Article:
Russell merits a great deal of attention. Consider the first chapter of his Skeptical Essays (1928), "On the Value of Scepticism."

His basic rule, the starting point which lays the foundation for all of these reflections: is undesirable to believe a proposition when there is no ground whatever for supposing it true,

Russell expands this into three maxims:

The scepticism that I advocate amounts only to this:

(I) that when the experts are agreed, the opposite opinion cannot be held to be certain.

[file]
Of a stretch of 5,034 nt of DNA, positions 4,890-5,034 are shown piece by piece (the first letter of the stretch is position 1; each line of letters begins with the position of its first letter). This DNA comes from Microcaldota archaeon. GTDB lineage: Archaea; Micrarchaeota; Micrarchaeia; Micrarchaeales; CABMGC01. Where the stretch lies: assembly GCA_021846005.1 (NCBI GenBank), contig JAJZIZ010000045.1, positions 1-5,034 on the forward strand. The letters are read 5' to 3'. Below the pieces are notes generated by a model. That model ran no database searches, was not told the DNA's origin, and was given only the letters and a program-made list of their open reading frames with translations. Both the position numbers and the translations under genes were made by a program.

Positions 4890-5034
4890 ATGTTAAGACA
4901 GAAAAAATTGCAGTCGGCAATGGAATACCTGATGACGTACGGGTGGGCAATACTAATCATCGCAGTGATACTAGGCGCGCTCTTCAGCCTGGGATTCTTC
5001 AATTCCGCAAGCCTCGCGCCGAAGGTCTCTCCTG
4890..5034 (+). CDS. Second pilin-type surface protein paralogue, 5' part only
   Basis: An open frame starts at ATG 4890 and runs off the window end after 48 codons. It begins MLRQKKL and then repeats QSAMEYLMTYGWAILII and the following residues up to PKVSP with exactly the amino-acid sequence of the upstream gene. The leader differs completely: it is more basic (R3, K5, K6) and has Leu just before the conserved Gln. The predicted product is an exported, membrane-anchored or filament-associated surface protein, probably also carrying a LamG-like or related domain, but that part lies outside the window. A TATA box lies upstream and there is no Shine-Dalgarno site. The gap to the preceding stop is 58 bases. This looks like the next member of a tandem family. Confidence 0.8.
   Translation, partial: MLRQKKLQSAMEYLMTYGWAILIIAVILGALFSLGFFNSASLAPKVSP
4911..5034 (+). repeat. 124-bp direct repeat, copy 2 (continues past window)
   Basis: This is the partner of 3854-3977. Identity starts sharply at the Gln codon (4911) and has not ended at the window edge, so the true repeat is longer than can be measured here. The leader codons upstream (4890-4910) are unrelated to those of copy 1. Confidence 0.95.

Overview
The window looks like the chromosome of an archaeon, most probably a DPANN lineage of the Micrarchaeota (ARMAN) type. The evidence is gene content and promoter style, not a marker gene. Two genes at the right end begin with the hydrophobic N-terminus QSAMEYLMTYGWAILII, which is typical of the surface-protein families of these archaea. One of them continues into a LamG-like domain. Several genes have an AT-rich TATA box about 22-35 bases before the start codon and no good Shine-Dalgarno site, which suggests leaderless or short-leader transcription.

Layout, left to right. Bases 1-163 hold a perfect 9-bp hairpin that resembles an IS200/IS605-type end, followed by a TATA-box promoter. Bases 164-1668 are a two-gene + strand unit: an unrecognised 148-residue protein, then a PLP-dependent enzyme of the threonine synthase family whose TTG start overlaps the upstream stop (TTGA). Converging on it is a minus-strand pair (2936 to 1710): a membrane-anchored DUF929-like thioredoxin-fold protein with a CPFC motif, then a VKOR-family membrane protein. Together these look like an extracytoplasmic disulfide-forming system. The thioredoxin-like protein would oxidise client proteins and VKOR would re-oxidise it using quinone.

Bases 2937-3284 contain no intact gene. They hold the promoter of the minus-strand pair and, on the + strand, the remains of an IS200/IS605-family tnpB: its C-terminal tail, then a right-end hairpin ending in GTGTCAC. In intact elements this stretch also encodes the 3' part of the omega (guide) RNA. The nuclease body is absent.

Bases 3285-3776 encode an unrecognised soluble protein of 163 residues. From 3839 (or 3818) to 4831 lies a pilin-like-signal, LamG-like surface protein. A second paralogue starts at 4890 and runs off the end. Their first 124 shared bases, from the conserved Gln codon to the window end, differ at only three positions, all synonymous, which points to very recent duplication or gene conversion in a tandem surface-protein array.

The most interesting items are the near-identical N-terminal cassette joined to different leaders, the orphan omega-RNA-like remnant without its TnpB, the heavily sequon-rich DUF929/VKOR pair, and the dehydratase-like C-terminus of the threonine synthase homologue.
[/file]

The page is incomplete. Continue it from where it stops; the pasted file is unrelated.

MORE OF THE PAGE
(2) that when they are not agreed, no opinion can be regarded as certain by a non-expert.

(3) that when they all hold that no sufficient grounds for a positive opinion exist, the ordinary man would do well to suspend his judgment.

With his characteristic yet inimitable droll understatement, he adds,

These propositions may seem mild, yet, if accepted, they would absolutely revolutionize human life.